Multiple county attorneys and public defenders, including Utah County Attorney David Leavitt, are speaking out against a bill being considered by the Utah State Legislature that would repeal bail reform that lawmakers passed last year.
House Bill 220, sponsored by House Majority Whip Mike Schultz, R-Hooper, would remove “the substantive changes to the bail system” that were made by H.B. 206, which amended Utah’s pretrial system to allow for the release of pretrial suspects who are at low risk of fleeing prosecution and are only sitting in jail because they cannot afford bail.
The reform effort was heavily lobbied against at the time by the bail bond industry, and the Utah Sheriffs’ Association currently supports its repeal.
On Feb. 5, Schultz told the House, which approved the bill on a 51-21 vote, that the reform has “not delivered as it was intended to” since it was implemented in October 2020 and called the new bail system “broken on all sides.”
Schultz talked about an individual who was arrested in Cache County for 10 counts of sexual exploitation of a minor and “was released within hours with no bounty.”
“Does this sound like a more thoughtful, individualized approach? Does it sound like it provided more tools for the judge, and has it addressed to a greater extent the public safety risk? It doesn’t sound like it to me,” the lawmaker said.
But Salt Lake County District Attorney Sim Gill called the idea that bail reform decreases public safety a “false argument” and called the repeal effort “alarmist and knee-jerk without any factual basis whatsoever.”
“If bail reform gets repealed, our community … will be less just,” Gill said on Monday during a press conference in Salt Lake City. “Monetary bail is not a measure of risk and it does not protect public safety. It is simply a measurement of wealth and connections.”
At the press conference, Leavitt said stakeholders pushed for reform last year because they understood that Utah’s bail system “wasn’t serving our purposes of protecting victims and protecting the larger society.”
“What it did was ensure that the wealthy, who could also be dangerous, had the capacity to bail out and continue to perpetrate their crimes,” Utah County’s top prosecutor said. “What we need is the ability to hold wealthy people who are dangerous without bail. And that’s what this bail reform bill that passed last year does.”
In response to anecdotal “assertions that dangerous people are getting out,” Leavitt said that “whenever you change from one system to another, there’s certainly going to be a learning curve.”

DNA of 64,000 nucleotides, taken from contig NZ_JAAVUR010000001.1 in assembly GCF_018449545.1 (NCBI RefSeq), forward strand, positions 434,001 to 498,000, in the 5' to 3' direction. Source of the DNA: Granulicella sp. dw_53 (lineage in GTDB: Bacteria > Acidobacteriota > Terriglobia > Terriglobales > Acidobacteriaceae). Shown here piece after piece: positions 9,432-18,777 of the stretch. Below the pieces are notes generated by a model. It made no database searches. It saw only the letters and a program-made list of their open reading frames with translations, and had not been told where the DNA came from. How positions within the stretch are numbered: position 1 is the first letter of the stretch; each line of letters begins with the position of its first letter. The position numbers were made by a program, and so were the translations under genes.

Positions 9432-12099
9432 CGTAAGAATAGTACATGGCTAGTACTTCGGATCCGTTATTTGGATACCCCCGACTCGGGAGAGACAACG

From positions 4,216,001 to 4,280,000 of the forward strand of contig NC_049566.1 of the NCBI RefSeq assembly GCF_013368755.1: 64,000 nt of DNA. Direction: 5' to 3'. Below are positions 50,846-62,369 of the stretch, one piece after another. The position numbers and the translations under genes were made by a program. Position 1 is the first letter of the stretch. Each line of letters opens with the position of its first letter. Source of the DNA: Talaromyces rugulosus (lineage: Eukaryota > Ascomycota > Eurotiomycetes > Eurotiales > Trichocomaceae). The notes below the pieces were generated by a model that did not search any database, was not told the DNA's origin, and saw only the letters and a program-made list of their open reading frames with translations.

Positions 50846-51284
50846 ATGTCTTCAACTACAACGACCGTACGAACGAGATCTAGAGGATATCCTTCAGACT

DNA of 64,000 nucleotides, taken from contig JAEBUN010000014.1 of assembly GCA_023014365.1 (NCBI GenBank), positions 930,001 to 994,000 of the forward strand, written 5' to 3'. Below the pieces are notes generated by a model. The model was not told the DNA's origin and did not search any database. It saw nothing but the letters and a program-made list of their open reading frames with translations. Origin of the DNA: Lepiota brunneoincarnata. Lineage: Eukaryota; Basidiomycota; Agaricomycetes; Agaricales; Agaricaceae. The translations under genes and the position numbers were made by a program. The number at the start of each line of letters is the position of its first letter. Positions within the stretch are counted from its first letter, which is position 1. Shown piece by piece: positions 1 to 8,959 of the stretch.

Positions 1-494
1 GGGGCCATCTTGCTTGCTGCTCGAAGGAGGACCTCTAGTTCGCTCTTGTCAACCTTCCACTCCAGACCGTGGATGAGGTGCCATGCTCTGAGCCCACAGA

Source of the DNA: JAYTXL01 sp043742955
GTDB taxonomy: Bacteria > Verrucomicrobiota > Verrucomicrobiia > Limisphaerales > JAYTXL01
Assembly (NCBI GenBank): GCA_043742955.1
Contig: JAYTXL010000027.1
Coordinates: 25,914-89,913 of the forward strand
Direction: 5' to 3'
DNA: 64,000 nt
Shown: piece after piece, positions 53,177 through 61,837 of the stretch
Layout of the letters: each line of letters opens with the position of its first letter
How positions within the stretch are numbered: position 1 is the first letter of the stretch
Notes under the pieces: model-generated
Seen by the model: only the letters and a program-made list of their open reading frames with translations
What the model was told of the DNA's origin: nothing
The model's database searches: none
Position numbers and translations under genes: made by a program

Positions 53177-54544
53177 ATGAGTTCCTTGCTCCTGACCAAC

“And we had a learning curve,” he said. “But we are five months into substantive reform, and, as the Utah County Attorney, I would plead with our Utah Legislature to let bail reform continue.”
Ben Aldana, an attorney with Utah County Public Defender Association, said he wanted to speak against the repeal effort “because my clients don’t have expensive lobbyists up on the Hill like the bail industry does and like the Sheriffs’ Association does to go and push their agenda, whatever that may be.”
Only 12% of more than 4,000 individuals that have been arrested since October were found to have posed a risk to the community, according to Gill, who said “the other side will not bring any data forward.”
“So, bail reform is working in Salt Lake County. And it is working in Utah. And it is creating a fair and just system that is constitutionally sound and equitable without compromising on public safety, without passing that cost onto the taxpayers and without upholding a system that is exploitative of the poor, oppressive to our communities of color and unjust to our ideals of justice, fairness, equality and truth,” Gill said.
The attorneys agreed that the reformed bail system is “not perfect” and said they supported Senate Bill 171, which would create a task force to “identify barriers to effective implementation of pretrial services and develop protocols and procedures to overcome those barriers” and “make legislative recommendations regarding best practices related to pretrial services.”
S.B. 171, which is sponsored by Sen. Todd Weiler, R-Woods Cross, passed its second reading in the Senate on Thursday with a 16-11 vote.
The repeal bill, meanwhile, received a favorable recommendation on Tuesday from the Senate Government Operations and Political Subdivisions Committee with a 4-3 vote.